Lupus, on many levels, can make one’s blood boil. That may be a little dramatic, but not far off from how one feels when there are problems with the concoction of blood cells coursing through his or her body. And sadly, 85% of lupus patients will experience issues associated with abnormalities of the blood. In one of our earlier blogs, we addressed the connection between lupus and vasculitis. However, we feel it was important to get back to the blood-pumping heart of the matter, and delve further into the different ways that lupus can affect the blood, and what treatments are available for those who are suffering from such problems.
Before we talk about blood disorders, let’s explain what your blood is all about. Blood makes up about 7% of the weight of the human body. It is made up of three main components: red blood cells, white blood cells and platelets. Red blood cells have the heavy responsibility of carrying oxygen around the body. They also carry iron-rich protein called hemoglobin that is responsible for giving blood the wonderful “red” hue and helps carry oxygen from the lungs to the rest of the tissues in the body. White blood cells are an essential asset to the body’s immune defense. They are the soldiers that fight against cancer cells, viruses, bacteria and other unwanted infectious diseases and materials. And lastly, platelets are your internal “band-aids®” that help blood clot when your skin is cut. Plasma is another blood component and it contains electrolytes, glucose, hormones and various nutrients.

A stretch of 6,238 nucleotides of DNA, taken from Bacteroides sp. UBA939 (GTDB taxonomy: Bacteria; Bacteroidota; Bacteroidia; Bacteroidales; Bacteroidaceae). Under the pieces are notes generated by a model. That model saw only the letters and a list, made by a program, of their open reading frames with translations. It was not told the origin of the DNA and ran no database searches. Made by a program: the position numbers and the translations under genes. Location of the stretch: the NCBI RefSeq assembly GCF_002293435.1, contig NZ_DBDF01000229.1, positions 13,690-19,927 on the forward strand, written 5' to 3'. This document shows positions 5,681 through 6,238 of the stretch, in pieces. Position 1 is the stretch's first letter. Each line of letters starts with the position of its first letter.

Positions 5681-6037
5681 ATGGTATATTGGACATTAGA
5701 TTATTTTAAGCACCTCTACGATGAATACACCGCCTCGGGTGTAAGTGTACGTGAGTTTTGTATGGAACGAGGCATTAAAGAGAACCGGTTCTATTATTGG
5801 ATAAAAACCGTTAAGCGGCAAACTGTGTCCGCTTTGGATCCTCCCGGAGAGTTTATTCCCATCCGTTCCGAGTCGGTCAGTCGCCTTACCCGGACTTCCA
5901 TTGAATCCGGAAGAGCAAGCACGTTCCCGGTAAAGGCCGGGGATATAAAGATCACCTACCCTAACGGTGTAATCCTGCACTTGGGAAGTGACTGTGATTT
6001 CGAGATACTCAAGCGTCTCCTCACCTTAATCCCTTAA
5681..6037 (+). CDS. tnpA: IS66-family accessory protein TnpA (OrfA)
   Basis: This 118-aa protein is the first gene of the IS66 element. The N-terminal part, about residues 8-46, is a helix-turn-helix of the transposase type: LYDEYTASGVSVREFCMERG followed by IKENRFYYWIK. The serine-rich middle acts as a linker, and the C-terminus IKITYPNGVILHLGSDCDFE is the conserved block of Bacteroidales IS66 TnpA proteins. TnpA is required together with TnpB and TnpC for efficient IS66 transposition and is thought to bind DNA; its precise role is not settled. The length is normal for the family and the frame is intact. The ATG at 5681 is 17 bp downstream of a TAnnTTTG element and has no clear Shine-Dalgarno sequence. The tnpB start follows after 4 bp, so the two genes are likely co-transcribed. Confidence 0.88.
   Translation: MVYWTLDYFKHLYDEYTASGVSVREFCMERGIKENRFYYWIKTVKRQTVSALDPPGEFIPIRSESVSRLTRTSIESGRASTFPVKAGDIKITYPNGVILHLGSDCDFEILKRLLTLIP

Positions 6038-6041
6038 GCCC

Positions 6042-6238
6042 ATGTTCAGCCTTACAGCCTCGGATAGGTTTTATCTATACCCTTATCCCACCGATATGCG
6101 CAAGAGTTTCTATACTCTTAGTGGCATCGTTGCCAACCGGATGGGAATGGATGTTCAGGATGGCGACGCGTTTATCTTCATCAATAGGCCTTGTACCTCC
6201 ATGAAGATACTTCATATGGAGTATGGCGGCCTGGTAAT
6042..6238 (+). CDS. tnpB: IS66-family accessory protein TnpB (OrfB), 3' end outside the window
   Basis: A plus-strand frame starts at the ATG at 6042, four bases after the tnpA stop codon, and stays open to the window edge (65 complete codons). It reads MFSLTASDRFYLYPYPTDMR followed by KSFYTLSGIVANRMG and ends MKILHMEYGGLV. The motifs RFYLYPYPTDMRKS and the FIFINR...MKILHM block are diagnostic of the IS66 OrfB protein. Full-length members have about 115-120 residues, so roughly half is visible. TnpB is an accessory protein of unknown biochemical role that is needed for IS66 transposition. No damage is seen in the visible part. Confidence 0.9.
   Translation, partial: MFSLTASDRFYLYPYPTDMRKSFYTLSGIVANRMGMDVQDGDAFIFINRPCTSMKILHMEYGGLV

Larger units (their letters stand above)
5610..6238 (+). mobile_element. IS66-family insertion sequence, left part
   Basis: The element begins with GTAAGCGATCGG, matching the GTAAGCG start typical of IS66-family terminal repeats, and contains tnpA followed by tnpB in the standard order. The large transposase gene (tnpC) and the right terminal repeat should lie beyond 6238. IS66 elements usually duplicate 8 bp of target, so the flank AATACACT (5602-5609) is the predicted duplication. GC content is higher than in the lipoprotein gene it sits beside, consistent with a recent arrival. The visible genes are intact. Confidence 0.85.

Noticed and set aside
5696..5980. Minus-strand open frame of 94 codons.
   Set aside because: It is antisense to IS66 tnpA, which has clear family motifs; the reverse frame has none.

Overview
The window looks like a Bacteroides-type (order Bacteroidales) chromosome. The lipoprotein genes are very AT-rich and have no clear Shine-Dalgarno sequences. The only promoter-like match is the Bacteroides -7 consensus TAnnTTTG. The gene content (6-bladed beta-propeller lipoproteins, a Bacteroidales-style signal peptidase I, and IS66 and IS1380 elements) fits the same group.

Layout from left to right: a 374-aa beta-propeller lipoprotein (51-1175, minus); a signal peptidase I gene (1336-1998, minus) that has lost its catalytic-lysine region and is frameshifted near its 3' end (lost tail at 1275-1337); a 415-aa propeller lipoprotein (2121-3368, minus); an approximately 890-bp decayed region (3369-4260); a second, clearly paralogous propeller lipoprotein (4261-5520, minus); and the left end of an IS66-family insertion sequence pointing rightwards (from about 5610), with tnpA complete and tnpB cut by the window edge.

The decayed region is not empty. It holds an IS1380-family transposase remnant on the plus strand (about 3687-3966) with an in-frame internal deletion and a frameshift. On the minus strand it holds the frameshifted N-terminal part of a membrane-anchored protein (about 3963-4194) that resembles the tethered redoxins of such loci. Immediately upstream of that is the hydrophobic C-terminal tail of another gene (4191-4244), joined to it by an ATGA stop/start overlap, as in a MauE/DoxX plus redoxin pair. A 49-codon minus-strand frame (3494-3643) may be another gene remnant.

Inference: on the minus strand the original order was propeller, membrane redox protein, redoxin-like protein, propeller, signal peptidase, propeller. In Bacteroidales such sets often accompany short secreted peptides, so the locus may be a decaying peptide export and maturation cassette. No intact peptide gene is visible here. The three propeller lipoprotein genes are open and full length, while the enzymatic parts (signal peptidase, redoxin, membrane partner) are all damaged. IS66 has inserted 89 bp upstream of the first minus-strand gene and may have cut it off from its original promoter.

With all the stuff whirling around those arteries, veins and capillaries, it is no surprise that things can go wrong from time to time. So lets break down what problems may be running through YOUR veins, shall we?
Anemia is one of the most common blood disorders with lupus patients. In fact, anemia is known to affect up to half of all lupus sufferers at one point or another. Anemia is classified by having too little hemoglobin in the blood. There are several types of anemia including: iron deficiency anemia, vitamin deficiency anemia, anemia of chronic disease, aplastic anemia, bone marrow disease anemia, hemolytic anemia, sickle cell anemia and thalassemia anemia. If you are suffering from anemia, unusual fatigue and weakness is one of the first symptoms to present itself. Other symptoms include: paleness, irregular heartbeat, chest pains, dizziness and cold hands and feet. It can be temporary or long term and can range from mild to severe. Treatments vary from taking supplements for mild cases to more invasive medical procedures (like blood transfusion or bone marrow transplant) for severe cases. Sometimes it can be prevented from sticking to a healthy, iron-rich diet. If you have an inherited anemia like sickle cell or thalassemia, talk to your doctor about any future risks. Back to top
The body’s blood is normally in a liquid state (plasma is made up of 90% water). When a person experiences an injury or has surgery, blood thickens and clots (through a normal process called hemostasis) in order to stop the bleeding.
With lupus, sometimes the hemostasis process is too active and a blood clot forms where it shouldn’t. This results in a condition called thrombosis. If a thrombus (fancy word for blood clot) detaches and travels somewhere else in the body, it is then called an embolus, and can be dangerous. Blood clots in the veins can travel to the lungs (pulmonary embolus), legs (DVT), arms, and brain (stroke). This can be particularly dangerous during pregnancy, and some women who are unaware they have this issue can lose several pregnancies.